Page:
For many of us music-loving boomers who grew up in a culture of habitual record buying, the purchase of physical music media is a habit not easily left behind. In an age commercially dominated by Instagram pop, this means digging deeper to discover newer bands to support and looking back to fill gaps in a collection with albums that escaped notice the first time around.
In the first of this two-part series, I will be doing the latter. In the annals of rock history, the 60s and 70s are the gifts that keep on giving. The below selections focus on British acts that did not make a huge impact in the States—groups like T. Rex and the Small Faces had only one U.S. hit single. Though I do like to go rummaging around in used record stores for a rare find, for the purposes of this post, most of the below selections I bought as two-CD deluxe reissues.
Odessey & Oracle—the Zombies (1968)
Of all the recognized classic albums of the Sixties, few have had such a delayed recognition as the Zombies swan song long-player, now widely regarded as a masterwork of baroque rock. In fact, the group, who had a handful of pop hits in the mid-60s, had fallen out of favor and split up shortly before the release of Odessey (a misspelling by the cover artist). Without much in the way of tour dates, the group had convened at Abbey Road studios to concoct a unified sounding song cycle that had a regal, autumnal atmosphere that would become beloved to legions of fans—later on down the line. Even its most famous track, “Time of the Season,” wasn’t a hit until 18 months after it was recorded.
I finally got myself a CD of it a few years back and it is remarkably fresh-sounding and relatable in a timeless way: tracks like “Hung Up on a Dream,” “Beechwood Park,” and “This Will Be our Year” have an almost literary universality (the latter song closed an episode of “Mad Men”). The bonus tracks on my edition features only one song not on the original album. As is often the case with these re-issues most of them are re-mixes or alternate takes. But they still managed to fit it onto one CD, so kudos.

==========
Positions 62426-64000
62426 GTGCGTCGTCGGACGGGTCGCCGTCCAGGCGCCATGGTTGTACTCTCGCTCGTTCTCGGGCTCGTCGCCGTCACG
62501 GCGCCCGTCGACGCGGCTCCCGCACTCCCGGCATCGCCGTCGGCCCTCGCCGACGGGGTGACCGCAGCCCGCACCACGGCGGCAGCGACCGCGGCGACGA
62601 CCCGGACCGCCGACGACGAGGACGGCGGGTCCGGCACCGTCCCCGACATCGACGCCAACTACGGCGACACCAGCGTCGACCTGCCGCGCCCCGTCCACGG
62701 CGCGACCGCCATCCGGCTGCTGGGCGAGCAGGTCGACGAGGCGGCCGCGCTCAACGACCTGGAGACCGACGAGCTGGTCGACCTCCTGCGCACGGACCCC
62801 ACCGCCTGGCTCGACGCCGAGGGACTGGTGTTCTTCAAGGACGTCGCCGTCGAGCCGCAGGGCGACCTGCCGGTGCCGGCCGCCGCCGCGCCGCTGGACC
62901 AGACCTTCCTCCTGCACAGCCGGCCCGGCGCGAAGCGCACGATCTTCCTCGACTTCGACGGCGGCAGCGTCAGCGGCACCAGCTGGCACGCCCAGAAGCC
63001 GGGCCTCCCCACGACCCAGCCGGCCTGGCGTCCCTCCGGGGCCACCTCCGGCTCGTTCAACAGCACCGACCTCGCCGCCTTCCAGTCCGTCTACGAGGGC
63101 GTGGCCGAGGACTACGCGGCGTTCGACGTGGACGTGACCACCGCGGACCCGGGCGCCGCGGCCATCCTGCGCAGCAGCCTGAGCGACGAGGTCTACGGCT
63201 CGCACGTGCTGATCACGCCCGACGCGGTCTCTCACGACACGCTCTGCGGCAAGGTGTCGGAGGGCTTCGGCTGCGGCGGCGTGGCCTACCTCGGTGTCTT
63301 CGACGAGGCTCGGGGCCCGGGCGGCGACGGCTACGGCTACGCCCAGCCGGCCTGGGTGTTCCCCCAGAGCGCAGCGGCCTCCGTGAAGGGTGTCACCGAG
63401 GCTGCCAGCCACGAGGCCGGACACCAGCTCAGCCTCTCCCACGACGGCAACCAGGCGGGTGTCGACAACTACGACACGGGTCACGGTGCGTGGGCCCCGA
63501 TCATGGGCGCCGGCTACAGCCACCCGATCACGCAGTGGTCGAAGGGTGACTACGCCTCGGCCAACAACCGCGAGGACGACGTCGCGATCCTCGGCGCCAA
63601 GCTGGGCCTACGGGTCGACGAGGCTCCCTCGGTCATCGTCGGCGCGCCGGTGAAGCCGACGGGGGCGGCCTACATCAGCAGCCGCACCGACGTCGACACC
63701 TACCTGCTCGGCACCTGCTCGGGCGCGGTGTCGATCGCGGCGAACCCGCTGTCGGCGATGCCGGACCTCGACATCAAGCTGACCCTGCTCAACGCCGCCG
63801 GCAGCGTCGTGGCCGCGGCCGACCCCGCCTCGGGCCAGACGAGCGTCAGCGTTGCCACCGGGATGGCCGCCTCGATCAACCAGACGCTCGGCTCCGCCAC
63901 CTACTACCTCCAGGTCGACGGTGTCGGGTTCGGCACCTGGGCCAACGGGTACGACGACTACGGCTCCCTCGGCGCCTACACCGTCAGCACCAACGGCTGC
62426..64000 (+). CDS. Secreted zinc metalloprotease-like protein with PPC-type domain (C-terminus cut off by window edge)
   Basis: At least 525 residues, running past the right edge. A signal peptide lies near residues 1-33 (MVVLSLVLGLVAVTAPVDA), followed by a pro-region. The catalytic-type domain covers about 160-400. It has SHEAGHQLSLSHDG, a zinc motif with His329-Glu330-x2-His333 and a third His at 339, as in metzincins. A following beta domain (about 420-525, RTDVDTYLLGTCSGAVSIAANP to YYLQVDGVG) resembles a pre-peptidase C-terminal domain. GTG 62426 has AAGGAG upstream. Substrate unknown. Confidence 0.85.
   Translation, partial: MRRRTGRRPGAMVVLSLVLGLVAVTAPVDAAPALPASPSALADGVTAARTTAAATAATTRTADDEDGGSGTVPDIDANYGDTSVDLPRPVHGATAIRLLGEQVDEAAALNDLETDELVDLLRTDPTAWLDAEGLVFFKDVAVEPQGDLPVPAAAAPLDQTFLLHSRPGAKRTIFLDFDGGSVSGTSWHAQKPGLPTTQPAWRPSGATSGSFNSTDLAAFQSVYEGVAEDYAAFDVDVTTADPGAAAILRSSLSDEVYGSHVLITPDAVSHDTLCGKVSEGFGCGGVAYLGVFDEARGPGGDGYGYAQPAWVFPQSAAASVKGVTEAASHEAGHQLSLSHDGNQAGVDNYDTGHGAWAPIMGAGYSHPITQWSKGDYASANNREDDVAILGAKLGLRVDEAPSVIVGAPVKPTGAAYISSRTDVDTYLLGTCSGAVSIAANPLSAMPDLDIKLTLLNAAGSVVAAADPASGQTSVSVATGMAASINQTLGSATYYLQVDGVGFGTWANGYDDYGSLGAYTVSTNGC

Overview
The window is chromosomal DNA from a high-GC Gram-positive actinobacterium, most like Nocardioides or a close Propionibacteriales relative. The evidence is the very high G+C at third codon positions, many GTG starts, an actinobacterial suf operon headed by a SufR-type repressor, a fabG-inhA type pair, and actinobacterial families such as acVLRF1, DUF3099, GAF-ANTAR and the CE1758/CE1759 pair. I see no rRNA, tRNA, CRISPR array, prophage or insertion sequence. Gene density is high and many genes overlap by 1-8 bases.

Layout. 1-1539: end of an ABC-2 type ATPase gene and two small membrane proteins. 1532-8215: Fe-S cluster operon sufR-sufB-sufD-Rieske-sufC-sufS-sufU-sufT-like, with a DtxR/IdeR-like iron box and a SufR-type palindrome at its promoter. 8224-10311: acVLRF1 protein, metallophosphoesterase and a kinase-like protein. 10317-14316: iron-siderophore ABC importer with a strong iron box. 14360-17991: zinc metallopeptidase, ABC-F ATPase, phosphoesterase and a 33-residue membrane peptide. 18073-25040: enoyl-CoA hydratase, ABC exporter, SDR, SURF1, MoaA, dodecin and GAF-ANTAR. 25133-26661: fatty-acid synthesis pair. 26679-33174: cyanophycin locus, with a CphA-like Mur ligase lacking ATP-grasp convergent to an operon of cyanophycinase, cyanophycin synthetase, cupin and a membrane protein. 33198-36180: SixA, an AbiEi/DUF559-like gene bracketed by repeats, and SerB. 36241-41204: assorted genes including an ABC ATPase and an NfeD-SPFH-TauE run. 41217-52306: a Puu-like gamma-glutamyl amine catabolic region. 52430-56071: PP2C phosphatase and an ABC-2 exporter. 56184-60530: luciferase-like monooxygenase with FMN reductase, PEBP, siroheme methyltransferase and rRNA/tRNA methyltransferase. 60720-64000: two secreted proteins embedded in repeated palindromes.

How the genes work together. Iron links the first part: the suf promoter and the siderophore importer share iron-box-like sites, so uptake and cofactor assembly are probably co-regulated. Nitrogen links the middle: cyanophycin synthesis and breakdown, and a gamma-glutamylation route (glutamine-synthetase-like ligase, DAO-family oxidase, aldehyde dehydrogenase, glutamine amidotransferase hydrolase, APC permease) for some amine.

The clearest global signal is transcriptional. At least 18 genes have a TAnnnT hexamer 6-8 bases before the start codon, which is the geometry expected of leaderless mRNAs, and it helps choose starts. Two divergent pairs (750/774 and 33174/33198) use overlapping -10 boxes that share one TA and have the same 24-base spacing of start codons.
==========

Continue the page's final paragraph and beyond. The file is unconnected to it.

Ogden’s Nut Gone Flake—The Small Faces (1968)
This is another semi-concept album classic that was a retro-fitted favorite for savvy U.S. rock fans who grew up knowing the name Small Faces for their solitary stateside hit “Itchykoo Park.” Frontman Steve Marriott became the singer in Humble Pie and the other Small Faces (Ronnie Lane, Ian MacLagan and Kenney Jones) joined forces with Ronnie Wood and Rod Stewart and dropped the word “small.” Like Odessey, Ogden’s Nut shows the growing sophistication of pop music in the wake of Sgt. Pepper and Pet Sounds. The first side is flawless eclectic British rock that includes Marriott’s soulful “Afterglow,” Ronnie Lane’s folkloric “Song of a Baker” and the music hall romp “Lazy Sunday.” The second side features a suite centering around a character called “Happiness Stan,” the songs linked by a whimsical narrator played by comic actor Stanley Urwin. The 2-CD set that I was obliged to purchase is a beautifully packaged keepsake with a great booklet, however the second disc are just alternate takes of the songs; interesting but only just.